Wednesday, October 17, 2007

YouTube coverage of food policy and marketing

What works and what doesn't for children's nutrition and marketing awareness-raising on YouTube?
Physicians Committee for Responsible Medicine on school nutrition reform (a reader submission by email).

Jeepers Media on Shrek marketing (from Shaping Youth).

A report on the "Nag Factor" study (parts one and two), centering on an extended interview with a marketing strategist.
And for farm policy?
Oxfam on farm subsidy reform (from Mulch). Here's an earlier longer more understated piece from Oxfam, focusing on what's at stake for African farmers.


Unknown said...

I really have a problem with outfits like PCRM, whose mission is to promote veganism, having Web sites like "" (in the clip you link to). And then there's the "lactose intoerance" campaign.

Being media savvy is one thing. Being a boatload of secretive, deceptive, end-justifies-the-means liers is another. If they feel we shouldn't eat meat, if that's their ultimate mission, they should put that up front.

Aliza said...

wow. I'm struck by the use of the bathroom-stall-foot-tapping hook by PCRM- somewhat surprising.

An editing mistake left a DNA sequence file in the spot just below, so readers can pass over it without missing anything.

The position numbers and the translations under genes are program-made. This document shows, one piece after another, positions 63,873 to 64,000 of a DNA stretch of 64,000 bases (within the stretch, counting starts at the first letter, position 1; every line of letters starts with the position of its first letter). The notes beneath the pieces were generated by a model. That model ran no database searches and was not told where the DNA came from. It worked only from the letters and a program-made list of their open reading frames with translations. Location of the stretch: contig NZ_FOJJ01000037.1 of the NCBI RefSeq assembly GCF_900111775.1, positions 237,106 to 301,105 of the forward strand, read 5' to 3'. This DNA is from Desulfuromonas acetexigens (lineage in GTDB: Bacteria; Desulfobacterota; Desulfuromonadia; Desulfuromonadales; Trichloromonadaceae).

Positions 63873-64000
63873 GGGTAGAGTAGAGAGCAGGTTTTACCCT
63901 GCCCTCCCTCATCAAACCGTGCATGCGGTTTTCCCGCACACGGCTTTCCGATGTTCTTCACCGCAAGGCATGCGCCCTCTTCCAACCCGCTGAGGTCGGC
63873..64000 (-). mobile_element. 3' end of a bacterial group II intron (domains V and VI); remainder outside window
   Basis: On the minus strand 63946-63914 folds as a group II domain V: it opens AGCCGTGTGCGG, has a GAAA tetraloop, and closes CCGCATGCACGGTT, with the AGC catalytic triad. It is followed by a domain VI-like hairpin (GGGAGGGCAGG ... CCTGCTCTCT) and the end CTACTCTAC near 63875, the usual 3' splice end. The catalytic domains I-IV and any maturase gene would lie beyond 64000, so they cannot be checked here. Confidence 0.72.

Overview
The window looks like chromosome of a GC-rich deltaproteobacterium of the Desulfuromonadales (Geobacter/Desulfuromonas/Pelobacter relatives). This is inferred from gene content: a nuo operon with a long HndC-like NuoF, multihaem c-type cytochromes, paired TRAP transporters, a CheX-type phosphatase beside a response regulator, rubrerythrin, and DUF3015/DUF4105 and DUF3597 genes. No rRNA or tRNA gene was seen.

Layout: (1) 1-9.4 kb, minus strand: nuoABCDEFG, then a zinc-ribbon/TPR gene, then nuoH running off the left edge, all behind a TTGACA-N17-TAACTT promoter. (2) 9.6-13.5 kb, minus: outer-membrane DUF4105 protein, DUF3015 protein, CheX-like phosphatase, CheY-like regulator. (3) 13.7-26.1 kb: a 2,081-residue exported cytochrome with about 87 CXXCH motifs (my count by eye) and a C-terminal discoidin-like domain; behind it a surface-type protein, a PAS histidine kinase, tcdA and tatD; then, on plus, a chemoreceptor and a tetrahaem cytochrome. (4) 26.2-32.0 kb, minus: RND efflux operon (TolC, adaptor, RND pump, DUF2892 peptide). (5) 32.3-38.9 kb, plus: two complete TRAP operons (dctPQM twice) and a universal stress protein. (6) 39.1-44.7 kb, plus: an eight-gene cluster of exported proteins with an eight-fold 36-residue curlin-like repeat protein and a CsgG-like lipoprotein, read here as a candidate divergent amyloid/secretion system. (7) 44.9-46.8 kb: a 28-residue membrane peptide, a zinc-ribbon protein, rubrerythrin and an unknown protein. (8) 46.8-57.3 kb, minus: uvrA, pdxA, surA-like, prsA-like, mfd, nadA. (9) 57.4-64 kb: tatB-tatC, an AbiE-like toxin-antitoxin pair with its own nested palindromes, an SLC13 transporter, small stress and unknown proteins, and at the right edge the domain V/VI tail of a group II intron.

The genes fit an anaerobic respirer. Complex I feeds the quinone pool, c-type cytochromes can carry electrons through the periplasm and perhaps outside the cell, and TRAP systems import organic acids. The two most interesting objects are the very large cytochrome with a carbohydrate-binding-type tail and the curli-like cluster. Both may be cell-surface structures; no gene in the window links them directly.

In my health communications class we've been deconstructing a lot of health ads/messaging, to determine the theory behind them and its effectiveness. This is similarly easy for some of these pieces. Another to include would be the Apple vs Snack Cake Farm Bill fight:

Anonymous said...

Yeah, I know what you are saying, Mark, about PCRM. I was put off by that, too.

I liked the shrek ad because the guy wasn't preaching about kids food ads. He was pointing out some outrageous practices going on in the 'food' market. 'We don't want printing on our food!' It's sad, but I think the average consumer thinks - oh, there's printing on my waffles. It can't be bad for me - it's in a Kellogg's product, so it's cool.

I'd love to see more of this - make a mockery of what's happening to our packaged food supply. Do we really want our kids eating printing and turning their tongues green? Of course the kids want it, but come on!!!

usfoodpolicy said...

The short Oxfam ad reminded me of Michael Moore. I grimaced at how broadly drawn the charicature was, and yet at the same time had to agree with the point. If Congress wanted to protect this legislation from such ridicule, it could easily have chosen to make millionaires ineligible for the subsidies. Yet, Congress is on the verge of choosing instead to keep the millionaires eligible.

My favorite piece is probably the interview with the children's marketing strategist.